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Long Lines Expected At the Polls

Election officials expect lines at the polls from the moment they open at 6 a.m. until they close at 7 p.m.
Election officials expect lines at the polls from the moment they open at 6 a.m. until they close at 7 p.m. (2006 Photo By Tracy A. Woodward -- The Washington Post)
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By Kafia A. Hosh
Washington Post Staff Writer
Thursday, October 30, 2008

Loudoun election officials, bracing for a record turnout in a county that has 28 percent more registered voters than in the last presidential contest, say there is no getting around it: Voters are facing the prospect of long lines and crowded precincts Tuesday.

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"People have to go in with the idea that they will be there for a period of time. They might as well go in with that understanding and just be very patient," said Loudoun General Registrar Judy Brown, who declined to give an estimate of how long the wait might last.

Loudoun had 179,392 registered voters as of Sunday, up from 140,291 in November 2004, and the registrar's office expects as many as 90 percent of them to show up Tuesday. In addition to the races for president, U.S. Senate and U.S. House, the ballot has four local referendums that could take time for voters to review.

Despite the daunting numbers, election officials are hopeful that their recruitment of extra poll workers and the county's heavy use of paper ballots will help keep the lines and wait times manageable.

Voters can help themselves by going to the polls at an off-peak time, officials said. Brown said the heaviest traffic is usually between 6 a.m., when the polls open, and 10 a.m. Precincts also are generally busy between noon and 2 p.m. and during the last two hours before polls close at 7 p.m.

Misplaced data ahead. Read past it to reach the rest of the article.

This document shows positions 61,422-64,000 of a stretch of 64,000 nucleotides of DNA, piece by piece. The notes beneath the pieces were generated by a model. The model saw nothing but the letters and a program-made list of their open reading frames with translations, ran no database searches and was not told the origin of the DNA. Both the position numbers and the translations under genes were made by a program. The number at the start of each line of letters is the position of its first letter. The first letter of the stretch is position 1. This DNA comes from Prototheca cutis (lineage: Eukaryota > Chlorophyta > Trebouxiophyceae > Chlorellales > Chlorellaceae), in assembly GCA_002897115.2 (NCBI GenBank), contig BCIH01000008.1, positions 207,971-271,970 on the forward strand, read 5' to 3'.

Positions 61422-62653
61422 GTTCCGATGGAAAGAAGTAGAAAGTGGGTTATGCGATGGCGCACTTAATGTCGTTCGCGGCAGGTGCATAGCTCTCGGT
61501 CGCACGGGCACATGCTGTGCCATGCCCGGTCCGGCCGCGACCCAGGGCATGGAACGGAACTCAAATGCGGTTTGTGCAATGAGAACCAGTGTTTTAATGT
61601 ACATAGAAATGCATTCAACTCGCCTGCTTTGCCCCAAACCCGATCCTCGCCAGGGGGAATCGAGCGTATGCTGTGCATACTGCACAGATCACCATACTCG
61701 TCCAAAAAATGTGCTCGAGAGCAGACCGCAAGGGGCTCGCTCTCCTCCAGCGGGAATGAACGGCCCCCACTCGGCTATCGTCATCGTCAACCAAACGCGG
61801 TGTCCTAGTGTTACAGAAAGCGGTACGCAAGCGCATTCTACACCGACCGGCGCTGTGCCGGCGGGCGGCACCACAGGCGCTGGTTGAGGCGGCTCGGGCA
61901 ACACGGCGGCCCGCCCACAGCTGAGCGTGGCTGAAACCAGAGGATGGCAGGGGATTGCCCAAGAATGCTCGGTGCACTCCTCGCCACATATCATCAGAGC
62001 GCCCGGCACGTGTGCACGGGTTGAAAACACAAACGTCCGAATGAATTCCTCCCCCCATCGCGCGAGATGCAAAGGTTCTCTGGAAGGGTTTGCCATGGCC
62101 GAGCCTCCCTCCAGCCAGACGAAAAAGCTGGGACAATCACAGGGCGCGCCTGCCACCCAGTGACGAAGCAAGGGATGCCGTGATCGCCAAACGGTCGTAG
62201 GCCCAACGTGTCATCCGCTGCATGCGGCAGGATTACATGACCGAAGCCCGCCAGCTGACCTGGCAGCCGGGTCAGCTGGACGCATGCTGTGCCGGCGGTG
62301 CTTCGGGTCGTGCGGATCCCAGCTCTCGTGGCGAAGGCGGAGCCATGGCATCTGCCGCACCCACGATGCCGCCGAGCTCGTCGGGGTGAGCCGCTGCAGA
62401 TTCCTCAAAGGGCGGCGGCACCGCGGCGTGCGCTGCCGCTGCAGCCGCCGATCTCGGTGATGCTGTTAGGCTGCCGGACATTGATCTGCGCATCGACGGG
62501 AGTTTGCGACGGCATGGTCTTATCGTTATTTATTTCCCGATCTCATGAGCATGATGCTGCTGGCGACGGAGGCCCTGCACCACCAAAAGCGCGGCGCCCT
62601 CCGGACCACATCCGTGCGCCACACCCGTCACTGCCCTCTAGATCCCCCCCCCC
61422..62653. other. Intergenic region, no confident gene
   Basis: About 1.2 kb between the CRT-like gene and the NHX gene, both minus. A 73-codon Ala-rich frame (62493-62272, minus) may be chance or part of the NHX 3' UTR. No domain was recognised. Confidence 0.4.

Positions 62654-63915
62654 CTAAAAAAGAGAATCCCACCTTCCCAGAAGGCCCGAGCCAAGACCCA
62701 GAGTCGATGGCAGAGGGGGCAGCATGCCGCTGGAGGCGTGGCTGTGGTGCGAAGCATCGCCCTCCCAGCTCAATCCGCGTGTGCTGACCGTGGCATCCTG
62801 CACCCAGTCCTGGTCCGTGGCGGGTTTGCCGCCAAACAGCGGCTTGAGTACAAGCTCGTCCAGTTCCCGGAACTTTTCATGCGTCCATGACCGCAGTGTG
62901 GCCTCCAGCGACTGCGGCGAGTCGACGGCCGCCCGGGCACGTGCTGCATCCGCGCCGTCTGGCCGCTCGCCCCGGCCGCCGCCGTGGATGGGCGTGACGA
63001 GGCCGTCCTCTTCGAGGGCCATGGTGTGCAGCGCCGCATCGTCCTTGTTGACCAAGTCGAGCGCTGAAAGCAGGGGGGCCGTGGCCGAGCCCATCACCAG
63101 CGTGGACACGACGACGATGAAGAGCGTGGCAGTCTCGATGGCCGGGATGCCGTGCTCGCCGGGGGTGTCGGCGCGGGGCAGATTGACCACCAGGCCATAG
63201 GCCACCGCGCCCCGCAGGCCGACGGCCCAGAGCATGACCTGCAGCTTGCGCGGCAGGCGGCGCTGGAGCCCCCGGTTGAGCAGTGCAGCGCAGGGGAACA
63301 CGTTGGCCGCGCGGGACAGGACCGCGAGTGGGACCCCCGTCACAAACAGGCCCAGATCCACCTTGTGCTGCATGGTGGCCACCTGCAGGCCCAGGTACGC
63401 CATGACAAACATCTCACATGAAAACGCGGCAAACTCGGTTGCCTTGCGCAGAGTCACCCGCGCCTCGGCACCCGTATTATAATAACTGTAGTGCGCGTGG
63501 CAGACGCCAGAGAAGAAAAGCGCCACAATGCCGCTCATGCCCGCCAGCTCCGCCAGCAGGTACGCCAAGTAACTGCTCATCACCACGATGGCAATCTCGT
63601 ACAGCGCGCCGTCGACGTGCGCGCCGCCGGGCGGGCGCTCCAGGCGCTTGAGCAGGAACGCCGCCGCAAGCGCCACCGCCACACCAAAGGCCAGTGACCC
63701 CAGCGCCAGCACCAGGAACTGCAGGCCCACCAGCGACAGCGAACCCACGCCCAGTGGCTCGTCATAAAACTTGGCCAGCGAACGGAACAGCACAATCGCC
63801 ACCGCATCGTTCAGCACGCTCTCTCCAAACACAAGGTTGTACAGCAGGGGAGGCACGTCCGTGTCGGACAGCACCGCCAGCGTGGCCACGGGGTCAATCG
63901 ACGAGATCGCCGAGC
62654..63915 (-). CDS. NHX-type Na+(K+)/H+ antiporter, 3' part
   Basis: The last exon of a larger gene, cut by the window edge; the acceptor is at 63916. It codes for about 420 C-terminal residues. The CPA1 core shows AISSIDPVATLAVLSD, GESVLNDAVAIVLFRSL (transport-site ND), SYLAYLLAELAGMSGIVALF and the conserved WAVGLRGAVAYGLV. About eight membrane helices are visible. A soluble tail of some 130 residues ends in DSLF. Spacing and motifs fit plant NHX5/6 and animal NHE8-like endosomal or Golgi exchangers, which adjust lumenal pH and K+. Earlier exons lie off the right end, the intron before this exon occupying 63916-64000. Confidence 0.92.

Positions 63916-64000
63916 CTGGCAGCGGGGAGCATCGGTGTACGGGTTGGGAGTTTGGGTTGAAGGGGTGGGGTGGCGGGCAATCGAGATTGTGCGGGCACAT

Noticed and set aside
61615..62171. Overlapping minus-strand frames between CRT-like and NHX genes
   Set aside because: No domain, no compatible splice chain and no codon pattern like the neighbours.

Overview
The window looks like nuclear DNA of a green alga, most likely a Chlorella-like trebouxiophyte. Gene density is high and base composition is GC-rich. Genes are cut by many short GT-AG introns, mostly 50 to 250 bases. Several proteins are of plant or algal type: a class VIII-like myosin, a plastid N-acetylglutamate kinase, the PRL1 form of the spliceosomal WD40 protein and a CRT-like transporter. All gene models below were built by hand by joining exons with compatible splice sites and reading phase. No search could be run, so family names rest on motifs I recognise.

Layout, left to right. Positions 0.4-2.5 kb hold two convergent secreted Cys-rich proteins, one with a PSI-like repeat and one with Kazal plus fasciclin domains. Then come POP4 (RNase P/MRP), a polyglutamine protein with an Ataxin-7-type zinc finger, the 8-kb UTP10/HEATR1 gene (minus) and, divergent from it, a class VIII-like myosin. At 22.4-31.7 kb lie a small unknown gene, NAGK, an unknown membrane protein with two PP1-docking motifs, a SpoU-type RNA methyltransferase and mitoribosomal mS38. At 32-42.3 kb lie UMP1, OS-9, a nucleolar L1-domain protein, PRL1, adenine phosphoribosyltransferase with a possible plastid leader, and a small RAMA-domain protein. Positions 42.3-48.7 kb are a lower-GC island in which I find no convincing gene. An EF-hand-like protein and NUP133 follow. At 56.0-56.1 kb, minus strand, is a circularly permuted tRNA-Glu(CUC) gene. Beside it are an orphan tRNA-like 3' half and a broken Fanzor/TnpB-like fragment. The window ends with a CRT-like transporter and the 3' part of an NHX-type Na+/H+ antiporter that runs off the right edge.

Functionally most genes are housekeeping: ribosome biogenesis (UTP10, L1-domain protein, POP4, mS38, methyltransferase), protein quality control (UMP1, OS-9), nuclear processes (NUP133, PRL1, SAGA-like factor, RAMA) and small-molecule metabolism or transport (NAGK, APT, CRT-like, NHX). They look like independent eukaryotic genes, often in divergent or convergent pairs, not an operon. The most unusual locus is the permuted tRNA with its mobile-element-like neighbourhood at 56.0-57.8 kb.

"A lot of people show up before they go to work so they can [vote] and get it over with in case they don't get out of work on time," Brown said. She predicted that people will start to line up at some precincts before polls open.

The county has about 1,100 election workers for its 62 precincts, a better ratio than in 2004, when there were 682 workers and 52 precincts. One reason for the additional hiring was to have people available to fill in at the last minute for no-shows. For the Board of Supervisors election last year, 39 Loudoun poll employees didn't turn up for work, and this year "we're a little nervous that they don't show up, so we have an extra person at each polling place," said Dianna J. Price, Loudoun's electoral board secretary.

For the first time, each polling site will have one to three workers serving as greeters. They will try to keep the lines moving by asking voters to have their identification ready and spotting people who are at the wrong precinct. In addition, the poll books that list voters in alphabetical order will be divided among workers to help expedite the check-in process.

Loudoun has long relied on paper ballots that are fed through an optical scanner after voters fill them out. The county began using touch-screen machines in 2006 to comply with federal disability law -- a blind person can vote at the machine without assistance by listening to instructions on a headset -- but it kept the optical-scan system as well.

On Tuesday, each precinct will have one touch-screen machine and one optical scanner, giving voters the option of casting their ballot on paper or electronically. Ten machines and 10 scanners are in storage and can be brought into service in case of a malfunction.

Loudoun has 400 enclosed booths for voters filling out paper ballots -- one booth for every 445 registered voters, which is not quite as good as the state's recommendation of one booth per 425 voters, Price said.

She noted, however, that voters are not required to use a booth when filling out a paper ballot. People such as senior citizens or mothers accompanied by children will often "just sit down at a table because they prefer it," she said. At crowded precincts, that option could help reduce waiting times.

Brown said the voting process would be faster if Loudoun had electronic poll books, which would eliminate the need for poll workers to flip through alphabetical pages. She said she hopes the county will get the newer technology for future elections.

"I really think . . . we can justify the strong need here in the county for the electronic poll books," she said. "I just can't see how we can do it again this way. With the county the way it's growing, it's just impossible."

This year, 17 Virginia localities will use the electronic poll books, up from five in 2004, according to the State Board of Elections.


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